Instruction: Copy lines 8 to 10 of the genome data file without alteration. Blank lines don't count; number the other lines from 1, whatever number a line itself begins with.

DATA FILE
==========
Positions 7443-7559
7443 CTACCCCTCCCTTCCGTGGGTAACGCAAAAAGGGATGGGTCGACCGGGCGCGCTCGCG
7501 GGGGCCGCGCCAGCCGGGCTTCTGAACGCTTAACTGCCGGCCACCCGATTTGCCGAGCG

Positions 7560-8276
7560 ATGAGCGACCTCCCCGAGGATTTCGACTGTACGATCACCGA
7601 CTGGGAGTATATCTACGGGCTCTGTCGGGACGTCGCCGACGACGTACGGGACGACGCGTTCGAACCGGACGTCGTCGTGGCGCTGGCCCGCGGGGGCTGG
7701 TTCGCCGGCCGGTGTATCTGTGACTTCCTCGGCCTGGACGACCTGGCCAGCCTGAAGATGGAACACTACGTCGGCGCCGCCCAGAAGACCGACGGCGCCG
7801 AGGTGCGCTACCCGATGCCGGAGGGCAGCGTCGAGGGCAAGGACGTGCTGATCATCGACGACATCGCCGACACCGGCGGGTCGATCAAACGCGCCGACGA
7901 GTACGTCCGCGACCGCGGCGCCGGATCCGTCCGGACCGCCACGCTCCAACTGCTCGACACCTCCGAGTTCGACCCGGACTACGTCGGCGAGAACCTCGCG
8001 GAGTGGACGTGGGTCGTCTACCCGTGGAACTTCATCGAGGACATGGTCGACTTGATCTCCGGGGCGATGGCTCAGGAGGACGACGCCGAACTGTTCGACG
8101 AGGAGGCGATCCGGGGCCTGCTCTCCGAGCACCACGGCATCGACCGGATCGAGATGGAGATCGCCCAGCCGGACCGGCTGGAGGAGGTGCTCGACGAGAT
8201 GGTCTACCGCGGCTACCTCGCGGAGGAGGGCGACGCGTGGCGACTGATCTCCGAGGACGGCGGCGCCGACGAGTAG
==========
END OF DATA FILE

7801 AGGTGCGCTACCCGATGCCGGAGGGCAGCGTCGAGGGCAAGGACGTGCTGATCATCGACGACATCGCCGACACCGGCGGGTCGATCAAACGCGCCGACGA
7901 GTACGTCCGCGACCGCGGCGCCGGATCCGTCCGGACCGCCACGCTCCAACTGCTCGACACCTCCGAGTTCGACCCGGACTACGTCGGCGAGAACCTCGCG
8001 GAGTGGACGTGGGTCGTCTACCCGTGGAACTTCATCGAGGACATGGTCGACTTGATCTCCGGGGCGATGGCTCAGGAGGACGACGCCGAACTGTTCGACG